Ben Brewer, Deseret News
SALT LAKE CITY — Once the midnight rush at the big box stores was over, shoppers hit the malls on Black Friday.
Salt Lake City's three major downtown shopping centers — City Creek, The Gateway and Trolley Square — all reported strong activity on the first official day of the holiday shopping season. And all three believe there is plenty of business to go around for everyone.
Shoppers, mall officials and business owners alike say what will ultimately decide where the public will spend its money this season will depend on what each individual shopper wants. All three malls proclaim that what makes them unique is that they offer items the others don't.
"People like to shop here because of the names. They also like to shop here because our department stores are unique and better in ways that other department stores in the market are not," said Linda Wardell, general manager of City Creek Center.
Salt Lake's newest and biggest mall, the City Creek Center, celebrated its first ever Black Friday event.
"We've just been waiting for this day for about two years. We've been planning and working towards this day, and we're off to a terrific start," Wardell said.
Stores at City Creek began opening at 5 a.m. but Wardell said they expected their busiest times to be mid afternoon and at night.
"The chaos you see of people smashing through the doors, that typically happens at big box retailers or at discounters," she said. "The types of stores we have here definitely have door buster specials and great values. But our shoppers like to typically sleep in a little or they like to go out and do that other shopping at those other places before doing their mall shopping later in the day."
Shoppers like Monique Arvisais-Anhalt went to City Creek specifically for shops she can't find at any of the other malls.
"I think City Creek has good quality stores. And I don't shop very often, so when I do shop I want something that's good quality that will last a long time. And most of the stores here are good quality. But they are more expensive," she said.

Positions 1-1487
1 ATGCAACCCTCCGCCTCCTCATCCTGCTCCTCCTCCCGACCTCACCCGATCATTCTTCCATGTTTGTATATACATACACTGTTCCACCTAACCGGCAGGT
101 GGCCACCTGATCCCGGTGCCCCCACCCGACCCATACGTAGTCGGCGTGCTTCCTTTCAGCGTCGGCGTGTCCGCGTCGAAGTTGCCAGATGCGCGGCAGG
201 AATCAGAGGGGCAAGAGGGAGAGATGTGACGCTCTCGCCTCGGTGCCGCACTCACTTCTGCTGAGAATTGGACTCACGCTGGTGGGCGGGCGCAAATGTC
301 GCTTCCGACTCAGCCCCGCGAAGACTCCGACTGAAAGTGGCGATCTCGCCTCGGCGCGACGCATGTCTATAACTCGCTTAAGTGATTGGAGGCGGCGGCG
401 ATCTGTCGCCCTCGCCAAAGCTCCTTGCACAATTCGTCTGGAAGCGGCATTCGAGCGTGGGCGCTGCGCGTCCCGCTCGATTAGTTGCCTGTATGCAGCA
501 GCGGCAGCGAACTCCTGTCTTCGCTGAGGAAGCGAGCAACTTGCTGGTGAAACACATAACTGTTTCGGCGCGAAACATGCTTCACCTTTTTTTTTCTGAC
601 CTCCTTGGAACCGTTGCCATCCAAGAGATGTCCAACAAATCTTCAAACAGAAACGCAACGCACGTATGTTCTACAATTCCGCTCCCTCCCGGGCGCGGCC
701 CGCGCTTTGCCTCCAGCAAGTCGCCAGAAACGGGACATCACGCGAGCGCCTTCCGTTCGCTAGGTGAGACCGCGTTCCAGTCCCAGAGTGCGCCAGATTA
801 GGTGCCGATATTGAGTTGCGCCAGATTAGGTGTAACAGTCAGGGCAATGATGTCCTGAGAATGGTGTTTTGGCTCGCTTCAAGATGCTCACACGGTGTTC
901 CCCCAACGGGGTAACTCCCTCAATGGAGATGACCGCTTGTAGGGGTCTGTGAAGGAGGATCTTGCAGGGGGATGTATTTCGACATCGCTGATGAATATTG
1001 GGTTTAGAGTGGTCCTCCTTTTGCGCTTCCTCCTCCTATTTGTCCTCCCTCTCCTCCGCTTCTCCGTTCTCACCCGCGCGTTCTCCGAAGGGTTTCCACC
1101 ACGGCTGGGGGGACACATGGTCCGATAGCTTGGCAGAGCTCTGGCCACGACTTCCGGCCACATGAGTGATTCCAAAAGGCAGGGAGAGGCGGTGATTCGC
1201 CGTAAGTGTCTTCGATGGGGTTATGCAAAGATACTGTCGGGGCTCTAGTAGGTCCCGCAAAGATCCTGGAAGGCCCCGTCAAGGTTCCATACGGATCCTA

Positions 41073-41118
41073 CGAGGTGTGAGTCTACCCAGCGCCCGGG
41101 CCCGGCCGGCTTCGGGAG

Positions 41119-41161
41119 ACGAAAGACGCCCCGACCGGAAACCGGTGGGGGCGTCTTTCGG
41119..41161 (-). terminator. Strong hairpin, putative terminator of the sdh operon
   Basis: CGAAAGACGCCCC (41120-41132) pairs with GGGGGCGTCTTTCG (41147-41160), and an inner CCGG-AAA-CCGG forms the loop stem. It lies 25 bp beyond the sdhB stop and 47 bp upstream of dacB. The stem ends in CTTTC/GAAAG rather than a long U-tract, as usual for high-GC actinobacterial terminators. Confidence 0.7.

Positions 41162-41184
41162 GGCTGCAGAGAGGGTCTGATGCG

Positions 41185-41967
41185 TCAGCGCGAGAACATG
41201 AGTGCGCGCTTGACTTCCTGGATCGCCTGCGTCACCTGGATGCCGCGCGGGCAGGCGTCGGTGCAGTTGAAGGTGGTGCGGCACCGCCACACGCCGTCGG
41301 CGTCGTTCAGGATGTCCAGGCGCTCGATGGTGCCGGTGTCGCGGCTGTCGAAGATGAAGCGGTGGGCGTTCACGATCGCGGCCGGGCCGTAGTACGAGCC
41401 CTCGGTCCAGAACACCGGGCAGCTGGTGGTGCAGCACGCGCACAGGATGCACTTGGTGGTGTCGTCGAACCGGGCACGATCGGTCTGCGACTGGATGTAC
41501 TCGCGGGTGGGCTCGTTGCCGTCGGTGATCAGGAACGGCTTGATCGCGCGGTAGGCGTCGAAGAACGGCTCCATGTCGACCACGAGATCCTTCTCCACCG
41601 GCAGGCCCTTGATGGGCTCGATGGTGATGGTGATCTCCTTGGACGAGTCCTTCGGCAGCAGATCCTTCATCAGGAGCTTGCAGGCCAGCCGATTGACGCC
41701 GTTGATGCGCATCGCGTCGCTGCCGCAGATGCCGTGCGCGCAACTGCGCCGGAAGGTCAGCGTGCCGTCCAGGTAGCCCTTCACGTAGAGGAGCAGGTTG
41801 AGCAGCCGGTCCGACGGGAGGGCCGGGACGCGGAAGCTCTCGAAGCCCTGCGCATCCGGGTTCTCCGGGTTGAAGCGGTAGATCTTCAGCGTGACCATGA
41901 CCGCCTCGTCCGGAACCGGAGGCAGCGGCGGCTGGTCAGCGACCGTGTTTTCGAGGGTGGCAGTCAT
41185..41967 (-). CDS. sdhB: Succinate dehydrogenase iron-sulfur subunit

But Sean Bradley, owner of Cabin Fever and Tabula Rasa — which has been in business now for 26 years — said shoppers who come to his store and the Trolley Square mall come for the same reason.
"What we have here is unique," he said. "They will see things here that they can't find anywhere else."
Trolley Square is still in a rebuilding phase and recently changed ownership. Even though much of the mall space remains vacant, there are also many retailers that have been in the historic shopping area for decades. And many say they are encouraged by the recent change in ownership as well as the addition of new stores, including Whole Foods.
"It's much better. Two or three great stores have come in this year. It's still got a ways to go before it's full. But our clients, they love to shop here," said Steve Farr, owner of Payne-Anthony Jewelers. "Trolley is different because it almost feels like it's owned by the community. It's not so much a big financial enterprise. A lot of the people feel like they've grown up here and they've been coming here since they were young. And it's a fun place to come during Christmas."
At The Gateway, several stores, including Dick's Sporting Goods, Forever 21 and Urban Outfitters, opened their doors at midnight.
"As soon as they opened all you could hear was screams," said Rochelle Fraser, marketing director for The Gateway.
The stores that opened at midnight had long lines that stretched down the sidewalks of the shopping center, Fraser said. Strong traffic continued throughout the day, dispelling any notion that The Gateway might lose business to City Creek.
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